Update: I seriously feel guilty for writing politics in a physics blog. I personally sometimes get annoyed at reading politics on other non-political blogs, and I imagine you do too. That’s why I happily encourage you not to read anything I write tagged with politics unless you like that sort of thing. The election’s only a month or so off. I promise after that the politics will be few and far between, and until then I’ll still try to keep it to only an occasional thing.
The bailout is dead. As congressional acts often do, it may come back to life at a later date. But for the moment, it’s dead and I’m quite pleased.
It’s rare that the ideological left and right make common cause with each other, but here this has to at least some extent happened in both the commentariat and legislature.
Left: No bailout for greedy fatcats!
Right: No bailout with responsible taxpayer money!
And the not-very-ideological middle of both sides have generally shared opinions as well.
Both: The bailout is not ideal but it’s necessary.
Chalk me up with the extremists. The bailout failed and stocks have tumbled, but in terms of percentage it’s not among the big drops of history. We’re surviving fine so far, and liquidity remains quite decent from smaller banks which already provide a very large percentage of total lending, and which didn’t invest riskily with these house-of-cards subprime packages. Could we turn it into a depression? I doubt it; the world is not the same as it was in the 20s, and the US is not a closed system. Assuming congress doesn’t go protectionist on us, global trade and liquidity will be a great asset to the US. In any case I’d put more of my devaluing dollars on a bet that panicky government intervention is more likely to spark serious general economic problems than a natural Darwinian pruning of the near-criminally mismanaged mortgage finance companies. So long as congress and the fed keep an eye on potential developing liquidity problems I think we’ll be fine. And I’m not a disinterested observer: colleges are among the institutions most dependent on credit availability to their students, so my own job would be a canary in the coal mine. But I’m pretty sure we’ll be ok for the reasons above.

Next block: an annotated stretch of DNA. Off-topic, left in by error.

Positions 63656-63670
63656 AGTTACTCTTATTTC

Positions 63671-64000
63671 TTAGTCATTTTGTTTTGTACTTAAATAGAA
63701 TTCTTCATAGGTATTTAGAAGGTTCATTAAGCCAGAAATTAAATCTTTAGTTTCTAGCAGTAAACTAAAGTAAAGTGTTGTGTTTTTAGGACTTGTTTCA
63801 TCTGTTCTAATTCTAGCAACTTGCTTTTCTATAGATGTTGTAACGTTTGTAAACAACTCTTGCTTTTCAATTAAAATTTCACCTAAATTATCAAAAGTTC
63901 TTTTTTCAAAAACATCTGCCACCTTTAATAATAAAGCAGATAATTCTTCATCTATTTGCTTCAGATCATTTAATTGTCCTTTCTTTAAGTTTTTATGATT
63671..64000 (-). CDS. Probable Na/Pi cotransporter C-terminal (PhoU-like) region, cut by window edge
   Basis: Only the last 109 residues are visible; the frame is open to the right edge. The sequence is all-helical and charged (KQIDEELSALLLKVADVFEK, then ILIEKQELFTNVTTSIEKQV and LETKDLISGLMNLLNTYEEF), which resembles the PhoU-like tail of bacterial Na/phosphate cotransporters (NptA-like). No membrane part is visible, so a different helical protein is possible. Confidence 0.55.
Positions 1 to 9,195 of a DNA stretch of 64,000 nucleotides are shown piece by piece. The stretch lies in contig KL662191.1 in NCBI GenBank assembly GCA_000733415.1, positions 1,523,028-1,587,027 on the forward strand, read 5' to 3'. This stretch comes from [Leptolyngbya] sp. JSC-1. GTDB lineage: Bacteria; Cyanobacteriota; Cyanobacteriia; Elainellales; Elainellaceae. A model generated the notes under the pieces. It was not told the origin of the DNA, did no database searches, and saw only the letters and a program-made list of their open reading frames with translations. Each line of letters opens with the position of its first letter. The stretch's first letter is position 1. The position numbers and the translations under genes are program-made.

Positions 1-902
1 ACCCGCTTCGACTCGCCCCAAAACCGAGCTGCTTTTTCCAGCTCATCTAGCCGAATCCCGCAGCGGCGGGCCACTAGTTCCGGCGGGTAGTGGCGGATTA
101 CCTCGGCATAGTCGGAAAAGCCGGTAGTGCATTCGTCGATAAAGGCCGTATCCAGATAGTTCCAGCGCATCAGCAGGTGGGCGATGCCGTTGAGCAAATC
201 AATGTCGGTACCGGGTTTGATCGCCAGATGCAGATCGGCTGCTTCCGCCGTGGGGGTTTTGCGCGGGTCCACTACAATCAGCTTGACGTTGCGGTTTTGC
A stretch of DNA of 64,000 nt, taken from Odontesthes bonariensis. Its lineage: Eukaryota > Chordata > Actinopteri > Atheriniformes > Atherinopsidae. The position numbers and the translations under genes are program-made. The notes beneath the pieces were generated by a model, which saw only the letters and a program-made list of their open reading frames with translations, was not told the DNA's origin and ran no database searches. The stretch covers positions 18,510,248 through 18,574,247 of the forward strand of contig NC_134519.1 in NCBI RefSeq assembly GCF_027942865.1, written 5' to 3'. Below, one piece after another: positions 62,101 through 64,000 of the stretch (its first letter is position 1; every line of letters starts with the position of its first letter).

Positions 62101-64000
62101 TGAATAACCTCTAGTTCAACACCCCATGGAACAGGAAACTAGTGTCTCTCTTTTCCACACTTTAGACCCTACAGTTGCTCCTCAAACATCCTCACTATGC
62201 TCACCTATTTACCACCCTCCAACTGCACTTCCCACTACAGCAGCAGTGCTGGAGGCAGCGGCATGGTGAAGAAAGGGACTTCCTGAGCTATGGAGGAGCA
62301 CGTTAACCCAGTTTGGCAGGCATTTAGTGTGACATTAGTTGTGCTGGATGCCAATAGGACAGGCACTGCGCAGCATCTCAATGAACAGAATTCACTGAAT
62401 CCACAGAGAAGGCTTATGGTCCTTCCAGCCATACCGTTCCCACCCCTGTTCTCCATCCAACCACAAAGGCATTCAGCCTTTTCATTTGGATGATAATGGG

In forest management you sometimes have to let small natural fires burn in order to clear underbrush, keep the forest healthy, and prevent fuel from building up for a serious fire later. Let’s let this one burn. The financial forest will be better for it.